In every deal, there is something call the cash flow waterfall, which is simply the order and timing that each position in the capital stack gets paid. When evaluating real estate opportunities, these are the questions you want to be asking:
- Where am I in the capital stack?
- How do I get paid?
- When do I get paid?
Investment Structures in Passive Real Estate
There are 3 common structures when investing in real estate passively, generally falling into one of 2 buckets: public and private.
Public REITs are what most investors are experienced with. In general, investing in publicly-traded investments can give investors greater insight into their investments and can provide high levels of liquidity, as there is an active market to buy and sell shares. The downside is there can be lots of volatility.
REITs are usually the first step for investors looking to diversify outside of stocks and bonds.
REITs purchase or finance income-generating commercial real estate, everything from offices and warehouses, to medical facilities and data centers. They are publicly traded on major stock exchanges.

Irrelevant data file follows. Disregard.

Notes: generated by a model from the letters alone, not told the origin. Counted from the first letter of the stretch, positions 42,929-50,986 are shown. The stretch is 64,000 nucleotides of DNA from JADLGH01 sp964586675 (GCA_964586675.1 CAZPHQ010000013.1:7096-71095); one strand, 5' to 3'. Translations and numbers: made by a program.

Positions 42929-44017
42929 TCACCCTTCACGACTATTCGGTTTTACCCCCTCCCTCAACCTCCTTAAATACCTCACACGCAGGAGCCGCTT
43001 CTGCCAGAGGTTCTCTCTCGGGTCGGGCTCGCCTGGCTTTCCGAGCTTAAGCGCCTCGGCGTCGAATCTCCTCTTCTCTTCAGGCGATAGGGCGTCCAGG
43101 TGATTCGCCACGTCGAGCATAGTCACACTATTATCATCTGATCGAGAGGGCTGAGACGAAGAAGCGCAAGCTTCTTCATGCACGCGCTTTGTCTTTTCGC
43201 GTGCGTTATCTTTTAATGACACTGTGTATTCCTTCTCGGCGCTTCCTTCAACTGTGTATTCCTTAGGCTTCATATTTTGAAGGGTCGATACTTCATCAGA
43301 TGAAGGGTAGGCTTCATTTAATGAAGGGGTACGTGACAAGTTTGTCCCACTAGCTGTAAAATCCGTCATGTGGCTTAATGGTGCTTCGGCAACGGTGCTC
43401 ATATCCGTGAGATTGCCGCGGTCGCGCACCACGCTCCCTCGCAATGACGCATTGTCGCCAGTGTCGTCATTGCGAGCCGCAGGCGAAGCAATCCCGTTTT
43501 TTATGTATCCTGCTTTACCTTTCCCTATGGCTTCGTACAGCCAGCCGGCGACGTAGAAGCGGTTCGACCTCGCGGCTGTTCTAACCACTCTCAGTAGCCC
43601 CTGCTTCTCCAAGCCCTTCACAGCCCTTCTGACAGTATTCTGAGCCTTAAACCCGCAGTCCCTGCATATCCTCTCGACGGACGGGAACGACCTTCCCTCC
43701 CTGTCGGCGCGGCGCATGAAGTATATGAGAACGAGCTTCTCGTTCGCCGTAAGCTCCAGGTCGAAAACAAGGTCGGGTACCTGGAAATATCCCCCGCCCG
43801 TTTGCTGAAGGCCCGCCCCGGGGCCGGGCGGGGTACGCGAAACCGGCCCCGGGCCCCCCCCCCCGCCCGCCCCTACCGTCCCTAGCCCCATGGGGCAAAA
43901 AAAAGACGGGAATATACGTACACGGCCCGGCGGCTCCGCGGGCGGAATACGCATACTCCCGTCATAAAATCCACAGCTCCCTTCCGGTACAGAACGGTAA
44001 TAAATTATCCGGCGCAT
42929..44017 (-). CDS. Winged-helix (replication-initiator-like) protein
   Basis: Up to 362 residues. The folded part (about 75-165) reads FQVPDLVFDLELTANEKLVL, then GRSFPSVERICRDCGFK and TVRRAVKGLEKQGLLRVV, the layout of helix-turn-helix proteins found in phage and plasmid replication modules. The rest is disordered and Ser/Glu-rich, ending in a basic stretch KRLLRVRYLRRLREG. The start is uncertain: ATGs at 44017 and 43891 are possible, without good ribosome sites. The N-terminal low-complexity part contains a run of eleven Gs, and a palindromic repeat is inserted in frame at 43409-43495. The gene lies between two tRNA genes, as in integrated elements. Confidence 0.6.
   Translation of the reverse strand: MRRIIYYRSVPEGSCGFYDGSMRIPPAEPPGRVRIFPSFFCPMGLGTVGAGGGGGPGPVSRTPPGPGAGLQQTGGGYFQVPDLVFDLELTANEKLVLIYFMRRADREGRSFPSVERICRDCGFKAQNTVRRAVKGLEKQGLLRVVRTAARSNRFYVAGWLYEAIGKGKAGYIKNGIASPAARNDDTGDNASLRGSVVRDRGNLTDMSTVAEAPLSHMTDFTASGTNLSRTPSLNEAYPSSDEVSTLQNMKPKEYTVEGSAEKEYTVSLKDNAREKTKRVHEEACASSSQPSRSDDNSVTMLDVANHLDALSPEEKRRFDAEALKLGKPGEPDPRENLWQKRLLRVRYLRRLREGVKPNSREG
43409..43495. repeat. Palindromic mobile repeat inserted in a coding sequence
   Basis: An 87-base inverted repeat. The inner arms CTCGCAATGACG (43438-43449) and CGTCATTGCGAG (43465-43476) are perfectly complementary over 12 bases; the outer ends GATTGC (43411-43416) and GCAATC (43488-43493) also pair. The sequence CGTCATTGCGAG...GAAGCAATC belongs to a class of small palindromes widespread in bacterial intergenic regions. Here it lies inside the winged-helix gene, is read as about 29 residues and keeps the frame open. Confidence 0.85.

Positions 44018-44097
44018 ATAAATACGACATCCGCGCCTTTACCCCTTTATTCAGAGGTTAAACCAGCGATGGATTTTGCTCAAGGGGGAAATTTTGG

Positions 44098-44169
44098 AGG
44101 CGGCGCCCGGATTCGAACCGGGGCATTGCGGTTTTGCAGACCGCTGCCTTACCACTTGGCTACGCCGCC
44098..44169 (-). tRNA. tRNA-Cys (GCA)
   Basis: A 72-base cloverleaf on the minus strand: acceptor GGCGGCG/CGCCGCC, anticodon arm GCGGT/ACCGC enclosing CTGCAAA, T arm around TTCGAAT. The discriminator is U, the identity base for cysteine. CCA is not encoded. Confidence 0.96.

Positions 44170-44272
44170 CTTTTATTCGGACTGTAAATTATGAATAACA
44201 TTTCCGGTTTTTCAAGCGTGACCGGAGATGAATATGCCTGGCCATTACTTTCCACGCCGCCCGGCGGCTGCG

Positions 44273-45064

While REITs can provide some diversification, over the last few years the correlation of REITs tends to follow the trends of the broader stock market fairly closely, providing less diversification over time. Because of that, REITs tend to be volatile. You also don’t get any of the tax advantages of investing directly in real estate when investing in REITs.
In a private real estate investment, you are investing directly with the operators of an asset. Successful operators have a specific strategy and a good track record. Private investment opportunities do not trade in the public market. These are often called alternative investments, or alts, and can be a powerful addition to an investor’s portfolio.
Syndications generally pool money from numerous investors in order to purchase a large, single asset. It will have a specific strategy and timeline associated with executing said strategy. Once the execution is complete (which can take several years), they will either refinance or sell the property, hopefully for a profit, return your capital, plus whatever interest you got paid along the way.